For the modern reader the logion ‘The eye is the lamp of the body’ is puzzling. While most scholars
concur that it has something to do with greed and envy, they often fail to explain this correlation
between inner attitudes and the physical eye. In this article I argue that the meaning of this passage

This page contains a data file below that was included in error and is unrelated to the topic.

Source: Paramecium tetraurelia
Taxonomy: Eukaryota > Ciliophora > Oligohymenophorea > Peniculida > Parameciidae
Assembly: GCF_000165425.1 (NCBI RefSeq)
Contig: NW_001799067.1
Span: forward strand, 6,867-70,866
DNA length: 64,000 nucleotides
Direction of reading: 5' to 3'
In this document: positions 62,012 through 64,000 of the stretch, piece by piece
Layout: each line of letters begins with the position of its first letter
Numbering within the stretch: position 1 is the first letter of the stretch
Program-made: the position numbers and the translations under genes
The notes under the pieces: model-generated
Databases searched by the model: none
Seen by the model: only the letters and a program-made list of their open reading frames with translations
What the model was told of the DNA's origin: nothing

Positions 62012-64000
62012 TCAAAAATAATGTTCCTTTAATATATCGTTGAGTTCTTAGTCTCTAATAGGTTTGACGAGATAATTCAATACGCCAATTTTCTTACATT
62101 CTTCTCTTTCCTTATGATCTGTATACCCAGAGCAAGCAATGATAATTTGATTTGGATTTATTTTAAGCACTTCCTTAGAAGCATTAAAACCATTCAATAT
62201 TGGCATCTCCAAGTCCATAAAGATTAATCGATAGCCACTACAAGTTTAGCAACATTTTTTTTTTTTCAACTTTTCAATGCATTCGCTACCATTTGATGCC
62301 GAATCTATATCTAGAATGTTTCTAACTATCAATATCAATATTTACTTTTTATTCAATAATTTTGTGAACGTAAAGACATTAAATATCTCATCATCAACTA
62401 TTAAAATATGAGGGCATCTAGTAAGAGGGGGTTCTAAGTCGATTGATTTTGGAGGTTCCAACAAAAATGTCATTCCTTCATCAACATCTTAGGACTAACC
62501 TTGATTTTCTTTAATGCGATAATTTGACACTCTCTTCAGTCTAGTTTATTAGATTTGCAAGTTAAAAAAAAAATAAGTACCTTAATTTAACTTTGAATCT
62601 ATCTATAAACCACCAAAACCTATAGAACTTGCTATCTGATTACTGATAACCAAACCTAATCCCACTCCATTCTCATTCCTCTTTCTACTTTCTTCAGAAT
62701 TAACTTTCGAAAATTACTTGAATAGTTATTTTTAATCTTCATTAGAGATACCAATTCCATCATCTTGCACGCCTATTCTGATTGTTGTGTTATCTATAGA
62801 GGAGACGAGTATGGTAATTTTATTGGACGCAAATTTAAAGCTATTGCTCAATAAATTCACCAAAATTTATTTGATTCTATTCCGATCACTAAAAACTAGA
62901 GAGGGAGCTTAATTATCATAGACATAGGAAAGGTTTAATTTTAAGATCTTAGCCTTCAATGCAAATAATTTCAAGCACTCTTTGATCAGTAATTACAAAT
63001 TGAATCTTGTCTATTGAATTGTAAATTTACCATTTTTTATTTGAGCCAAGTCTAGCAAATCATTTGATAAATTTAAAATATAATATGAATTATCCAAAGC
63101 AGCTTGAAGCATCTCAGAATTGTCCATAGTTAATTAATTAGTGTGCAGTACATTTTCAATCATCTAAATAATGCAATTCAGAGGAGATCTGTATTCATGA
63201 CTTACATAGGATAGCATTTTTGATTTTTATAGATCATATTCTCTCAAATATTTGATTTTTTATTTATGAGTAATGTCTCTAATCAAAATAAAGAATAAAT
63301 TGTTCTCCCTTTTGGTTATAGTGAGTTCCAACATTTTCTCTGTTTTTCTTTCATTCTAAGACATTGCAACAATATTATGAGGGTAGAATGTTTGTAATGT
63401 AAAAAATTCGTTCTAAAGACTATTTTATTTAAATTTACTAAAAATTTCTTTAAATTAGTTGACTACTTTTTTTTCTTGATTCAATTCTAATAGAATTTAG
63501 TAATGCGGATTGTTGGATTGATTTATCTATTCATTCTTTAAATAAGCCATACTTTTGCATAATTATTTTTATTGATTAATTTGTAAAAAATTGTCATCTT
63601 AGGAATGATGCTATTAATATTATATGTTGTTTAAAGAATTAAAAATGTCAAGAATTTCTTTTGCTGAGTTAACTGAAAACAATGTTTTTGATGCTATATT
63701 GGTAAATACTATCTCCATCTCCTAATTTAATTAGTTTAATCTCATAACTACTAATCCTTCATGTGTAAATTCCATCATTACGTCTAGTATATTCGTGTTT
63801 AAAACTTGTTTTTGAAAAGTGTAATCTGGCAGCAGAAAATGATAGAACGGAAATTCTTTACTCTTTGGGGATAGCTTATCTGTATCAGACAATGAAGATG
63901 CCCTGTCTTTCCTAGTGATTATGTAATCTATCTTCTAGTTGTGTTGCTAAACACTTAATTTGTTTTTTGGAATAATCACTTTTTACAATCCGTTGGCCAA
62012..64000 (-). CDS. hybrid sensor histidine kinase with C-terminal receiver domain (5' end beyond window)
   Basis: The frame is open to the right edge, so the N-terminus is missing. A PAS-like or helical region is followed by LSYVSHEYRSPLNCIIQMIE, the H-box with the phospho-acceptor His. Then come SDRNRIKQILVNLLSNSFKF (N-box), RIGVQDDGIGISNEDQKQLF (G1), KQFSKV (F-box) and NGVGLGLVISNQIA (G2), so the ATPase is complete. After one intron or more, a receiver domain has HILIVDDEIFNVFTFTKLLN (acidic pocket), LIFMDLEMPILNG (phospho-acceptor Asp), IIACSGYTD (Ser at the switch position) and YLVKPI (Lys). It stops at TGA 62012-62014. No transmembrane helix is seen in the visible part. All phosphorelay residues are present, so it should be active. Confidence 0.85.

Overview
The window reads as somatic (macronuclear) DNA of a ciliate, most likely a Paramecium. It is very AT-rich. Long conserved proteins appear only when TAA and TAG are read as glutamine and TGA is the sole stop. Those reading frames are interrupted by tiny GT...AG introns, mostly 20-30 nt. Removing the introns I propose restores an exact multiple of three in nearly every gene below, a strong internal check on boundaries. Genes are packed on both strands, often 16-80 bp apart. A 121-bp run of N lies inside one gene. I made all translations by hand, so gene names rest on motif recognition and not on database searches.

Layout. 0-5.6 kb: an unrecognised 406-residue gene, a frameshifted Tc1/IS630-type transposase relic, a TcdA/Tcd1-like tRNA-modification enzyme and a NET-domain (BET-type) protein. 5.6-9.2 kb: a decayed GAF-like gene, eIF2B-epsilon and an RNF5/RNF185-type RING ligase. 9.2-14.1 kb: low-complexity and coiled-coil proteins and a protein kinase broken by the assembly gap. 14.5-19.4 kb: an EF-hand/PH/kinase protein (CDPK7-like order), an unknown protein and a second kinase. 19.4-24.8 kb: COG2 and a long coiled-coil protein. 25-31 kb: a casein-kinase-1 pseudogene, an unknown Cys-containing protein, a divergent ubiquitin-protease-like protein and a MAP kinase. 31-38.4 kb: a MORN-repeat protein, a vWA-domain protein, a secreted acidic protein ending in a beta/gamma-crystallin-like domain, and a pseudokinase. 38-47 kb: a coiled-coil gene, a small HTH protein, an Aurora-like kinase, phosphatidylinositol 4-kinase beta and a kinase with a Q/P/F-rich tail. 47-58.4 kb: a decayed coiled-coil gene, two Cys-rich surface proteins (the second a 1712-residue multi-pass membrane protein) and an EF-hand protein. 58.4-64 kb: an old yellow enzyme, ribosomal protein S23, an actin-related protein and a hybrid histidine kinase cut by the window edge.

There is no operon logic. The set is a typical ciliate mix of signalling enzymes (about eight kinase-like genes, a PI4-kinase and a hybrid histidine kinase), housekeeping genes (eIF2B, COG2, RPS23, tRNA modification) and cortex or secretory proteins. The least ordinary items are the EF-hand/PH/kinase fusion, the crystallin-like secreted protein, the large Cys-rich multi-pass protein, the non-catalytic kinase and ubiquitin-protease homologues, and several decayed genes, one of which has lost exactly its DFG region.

can only be understood when read according to the ancient understanding of vision. It is important
to interpret the genitive in the phrase Ὁ λύχνος τοῦ σώματός ἐστιν ὁ ὀφθαλμός as the ancient
hearer or reader would have done.